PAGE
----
HP Announces New Omen Gaming Mice and new Tournament-level Headset

(Image credit: HP Omen)

HP’s new accessories lineup is here, including two new mice and a wireless headset. There are two different models for two different budgets, the Omen Vector and the Omen Vector Essential, while the headset, called the HP X1000, offers an over-the-ear design and a suspended headband perfect for tournament play. The $49.99 Vector and $29.99 Vector Essential will both launch later this June, while the HP X1000 will release in August for a starting price of $99.99.

(Image credit: HP Omen)

In its attempt to be the next best gaming mouse, the Omen Vector uses the Omen Radar 3 Sensor, which is based on PixArt’s PMW3389 sensor, to give users anywhere from 100 to 16,000 DPI and a max acceleration of 50G. It’s also got a tracking speed of 400 IPS and a user-programmable polling rate that can be set to either 1ms, 2ms, 4ms or 8ms. Specs-wise, this puts it in about the range of similar $50 mice like the Razer Basilisk X Hyperspeed.

The Vector also has a 6.5 foot (2000 mm) braided cable, 50 million click lifetime switches and two programmable LED areas — one on the mouse’s palm rest logo and one around the scroll wheel.

Packed along with the Vector are five removable weights that each weigh 5 grams, allowing users to customize how heavy the mouse feels in their hand. If you choose to forego the weights, the Vector will weigh 0.32 pounds. HP recommends a palm or claw grip for the Vector.

(Image credit: HP Omen)

The Vector Essential, meanwhile, features the same physical design as the Vector, including the 6.5-foot braided cable and five removable 5 gram weights. Also meant for a palm or claw grip, the key difference here is that the Vector Essential uses the Omen Radar 1 Sensor, which is based on the PixArt PAW3327 sensor seen in competitors like the MSI Clutch GM30.

The Radar 1 Sensor supports DPIs anywhere from 200 to 7,000, and while it has the same max acceleration and polling rate features as the Vector, its tracking speed maxes out at 220 IPS. It also doesn’t have the Vector’s Omron switches, instead using unnamed switches that max out at 20 million lifetime clicks. Its scroll wheel also lacks an LED, and its base weight (0.26 pounds) is lighter than its more feature-filled counterpart.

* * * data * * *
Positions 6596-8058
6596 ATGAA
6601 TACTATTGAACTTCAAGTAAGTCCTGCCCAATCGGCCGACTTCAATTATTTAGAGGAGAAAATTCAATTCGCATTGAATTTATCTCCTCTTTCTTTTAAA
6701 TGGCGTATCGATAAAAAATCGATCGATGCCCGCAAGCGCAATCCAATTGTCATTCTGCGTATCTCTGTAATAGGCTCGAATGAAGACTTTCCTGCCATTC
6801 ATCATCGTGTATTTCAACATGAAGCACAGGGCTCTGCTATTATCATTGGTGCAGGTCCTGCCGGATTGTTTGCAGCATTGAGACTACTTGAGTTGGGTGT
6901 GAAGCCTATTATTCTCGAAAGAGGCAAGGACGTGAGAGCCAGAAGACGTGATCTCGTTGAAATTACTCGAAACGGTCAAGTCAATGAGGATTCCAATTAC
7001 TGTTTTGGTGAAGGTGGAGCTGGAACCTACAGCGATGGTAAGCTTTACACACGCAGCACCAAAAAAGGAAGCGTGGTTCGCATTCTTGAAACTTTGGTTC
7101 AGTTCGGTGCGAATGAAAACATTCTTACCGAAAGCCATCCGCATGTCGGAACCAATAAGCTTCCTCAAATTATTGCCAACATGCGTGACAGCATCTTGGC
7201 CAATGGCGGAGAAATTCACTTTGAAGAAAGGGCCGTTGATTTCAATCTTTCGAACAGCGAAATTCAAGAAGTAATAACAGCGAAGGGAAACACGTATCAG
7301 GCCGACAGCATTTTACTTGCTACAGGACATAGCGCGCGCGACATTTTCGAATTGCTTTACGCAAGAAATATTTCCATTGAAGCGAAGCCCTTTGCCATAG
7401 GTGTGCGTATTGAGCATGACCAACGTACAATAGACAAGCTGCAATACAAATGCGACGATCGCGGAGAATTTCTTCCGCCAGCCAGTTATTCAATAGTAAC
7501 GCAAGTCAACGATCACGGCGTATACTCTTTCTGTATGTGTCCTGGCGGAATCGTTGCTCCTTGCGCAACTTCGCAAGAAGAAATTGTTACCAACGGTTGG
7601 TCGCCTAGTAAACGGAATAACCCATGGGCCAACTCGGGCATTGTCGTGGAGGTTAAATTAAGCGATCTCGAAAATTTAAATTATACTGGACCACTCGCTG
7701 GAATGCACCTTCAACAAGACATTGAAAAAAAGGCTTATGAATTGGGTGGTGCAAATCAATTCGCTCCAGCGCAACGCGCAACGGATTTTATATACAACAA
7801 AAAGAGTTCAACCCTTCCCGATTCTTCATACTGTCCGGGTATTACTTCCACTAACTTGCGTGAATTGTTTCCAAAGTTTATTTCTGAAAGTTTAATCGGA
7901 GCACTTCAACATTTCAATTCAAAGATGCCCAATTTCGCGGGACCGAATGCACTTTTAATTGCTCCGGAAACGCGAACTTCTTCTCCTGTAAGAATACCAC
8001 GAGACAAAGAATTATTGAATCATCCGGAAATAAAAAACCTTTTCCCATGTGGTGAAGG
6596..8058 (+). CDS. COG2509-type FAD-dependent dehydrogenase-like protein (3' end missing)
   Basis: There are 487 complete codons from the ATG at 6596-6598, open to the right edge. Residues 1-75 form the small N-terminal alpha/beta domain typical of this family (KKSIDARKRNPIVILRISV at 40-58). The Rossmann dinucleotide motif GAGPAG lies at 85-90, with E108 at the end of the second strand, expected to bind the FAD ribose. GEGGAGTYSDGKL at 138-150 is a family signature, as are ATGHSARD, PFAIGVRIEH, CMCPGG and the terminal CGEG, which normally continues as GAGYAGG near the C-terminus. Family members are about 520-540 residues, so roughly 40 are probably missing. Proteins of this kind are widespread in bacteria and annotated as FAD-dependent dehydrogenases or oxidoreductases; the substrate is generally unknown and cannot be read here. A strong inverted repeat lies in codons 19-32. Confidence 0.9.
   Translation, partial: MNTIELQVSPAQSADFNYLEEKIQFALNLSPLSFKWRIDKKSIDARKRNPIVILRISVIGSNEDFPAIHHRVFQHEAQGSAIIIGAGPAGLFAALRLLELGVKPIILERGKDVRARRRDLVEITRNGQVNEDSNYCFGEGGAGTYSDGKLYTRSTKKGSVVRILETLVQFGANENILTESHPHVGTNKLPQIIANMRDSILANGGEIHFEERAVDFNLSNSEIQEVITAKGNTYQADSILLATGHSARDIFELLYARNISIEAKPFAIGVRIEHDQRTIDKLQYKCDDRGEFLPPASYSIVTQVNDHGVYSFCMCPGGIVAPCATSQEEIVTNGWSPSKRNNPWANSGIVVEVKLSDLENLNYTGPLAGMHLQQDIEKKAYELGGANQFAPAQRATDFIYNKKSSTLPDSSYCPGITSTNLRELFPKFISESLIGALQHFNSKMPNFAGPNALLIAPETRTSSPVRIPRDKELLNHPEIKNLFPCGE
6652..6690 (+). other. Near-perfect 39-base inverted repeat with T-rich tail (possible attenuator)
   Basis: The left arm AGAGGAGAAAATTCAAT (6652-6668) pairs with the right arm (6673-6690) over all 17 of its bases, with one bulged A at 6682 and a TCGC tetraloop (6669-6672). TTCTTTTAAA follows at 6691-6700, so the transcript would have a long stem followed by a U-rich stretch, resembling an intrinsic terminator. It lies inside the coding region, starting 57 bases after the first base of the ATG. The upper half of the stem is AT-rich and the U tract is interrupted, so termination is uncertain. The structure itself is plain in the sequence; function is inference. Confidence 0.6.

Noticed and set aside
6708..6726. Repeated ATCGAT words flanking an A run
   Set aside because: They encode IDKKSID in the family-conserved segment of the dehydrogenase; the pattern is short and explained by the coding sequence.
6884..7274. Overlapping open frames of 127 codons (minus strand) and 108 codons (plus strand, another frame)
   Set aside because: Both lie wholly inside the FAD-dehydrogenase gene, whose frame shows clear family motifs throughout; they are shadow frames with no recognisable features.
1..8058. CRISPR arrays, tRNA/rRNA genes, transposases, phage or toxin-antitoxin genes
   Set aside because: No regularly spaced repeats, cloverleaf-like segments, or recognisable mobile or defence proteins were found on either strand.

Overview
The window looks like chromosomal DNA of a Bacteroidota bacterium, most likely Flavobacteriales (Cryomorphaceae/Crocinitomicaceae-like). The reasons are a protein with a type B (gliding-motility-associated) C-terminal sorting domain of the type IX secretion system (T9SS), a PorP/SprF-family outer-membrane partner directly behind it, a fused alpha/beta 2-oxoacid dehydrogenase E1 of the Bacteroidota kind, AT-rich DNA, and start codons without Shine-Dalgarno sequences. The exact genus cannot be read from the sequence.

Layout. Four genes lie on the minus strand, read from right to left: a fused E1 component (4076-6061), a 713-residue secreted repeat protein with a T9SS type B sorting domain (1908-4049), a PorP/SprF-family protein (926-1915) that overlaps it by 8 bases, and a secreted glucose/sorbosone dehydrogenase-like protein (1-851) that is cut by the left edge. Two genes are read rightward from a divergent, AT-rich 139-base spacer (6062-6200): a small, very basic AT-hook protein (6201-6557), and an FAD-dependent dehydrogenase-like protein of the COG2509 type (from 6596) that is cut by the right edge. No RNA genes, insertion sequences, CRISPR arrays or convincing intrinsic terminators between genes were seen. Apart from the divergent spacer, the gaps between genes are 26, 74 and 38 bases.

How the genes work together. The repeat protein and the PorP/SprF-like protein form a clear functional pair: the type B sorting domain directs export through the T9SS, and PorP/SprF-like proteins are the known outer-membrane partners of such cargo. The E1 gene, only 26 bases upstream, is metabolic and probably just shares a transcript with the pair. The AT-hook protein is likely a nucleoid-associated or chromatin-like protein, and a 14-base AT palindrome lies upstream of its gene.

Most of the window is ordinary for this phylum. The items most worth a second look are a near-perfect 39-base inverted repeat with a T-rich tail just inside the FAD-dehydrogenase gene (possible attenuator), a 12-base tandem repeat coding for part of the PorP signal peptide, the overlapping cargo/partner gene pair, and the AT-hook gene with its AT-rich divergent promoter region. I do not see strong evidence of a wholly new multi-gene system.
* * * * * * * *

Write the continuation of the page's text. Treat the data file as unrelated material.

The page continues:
Both models of the Vector have six programmable buttons, including an on-the-fly DPI control button just below the scroll wheel.

(Image credit: HP Omen)

The HP X1000 headset is a wireless 7.1 virtual surround sound headset made with  tournament play in mind, so it'll be competing with some of the best gaming headsets on the market. That means an over-the-ear sound isolating design with a suspension headband for full customizability.

The X1000’s speakers support frequencies from 20 Hz to 20 kHz, with a sensitivity of 95ndB and an impedance of 20 Ohms. Essentially, these numbers mean it can get plenty loud without requiring too much power. As for how loud you can get when using the X1000, the microphone picks up frequencies from 100nHz to 6 kHz, with a sensitivity of -38 db and a 2.2k Ohm impedance, which isn’t too uncommon for a headset mic.

The key feature here, of course, is the headset’s wireless capabilities. The X1000 has a wireless operating range of 10m and operates on a 2.4GHz band using a USB Type-A wireless dongle that fits in its left cup for easy storage. It’ll operate for up to 20 hours without charge, and charges to full in about 2- 3 hours using the included USB Type-A to USB micro-B charging cable (USB Type-C would be preferable).

The idea here is that the X1000 can be used either on its own, or in combination with earbuds for tournament play, so that players can easily block out the stadium while still hearing team comms and game audio.

Michelle Ehrhardt

Michelle Ehrhardt is an editor at Tom's Hardware. She's been following tech since her family got a Gateway running Windows 95, and is now on her third custom-built system. Her work has been published in publications like Paste, The Atlantic, and Kill Screen, just to name a few. She also holds a master's degree in game design from NYU.

  • cryoburner
    Packed along with the Vector are five removable weights that each weigh 5 grams, allowing users to customize how heavy the mouse feels in their hand. If you choose to forego the weights, the Vector will weigh 0.32 pounds.
    I think this is wrong. I was going to say that's super-heavy for a gaming mouse, at 0.32 lbs (145 g) even before the weights are added. Checking another news article on this though, they mention the mice weighing just 88 grams, with the 25 grams of optional weights bringing them up to 113 grams.

    Maybe someone was looking at the weight including the full length of the cord, or something?
  • JadeHarley
    'bout to buy it tomorrow, touched, seems like 100g mouse like HyperX Pulsefire Surge, but tomorrow I will touch it again to make sure and will think if I want to buy it or maybe go for G502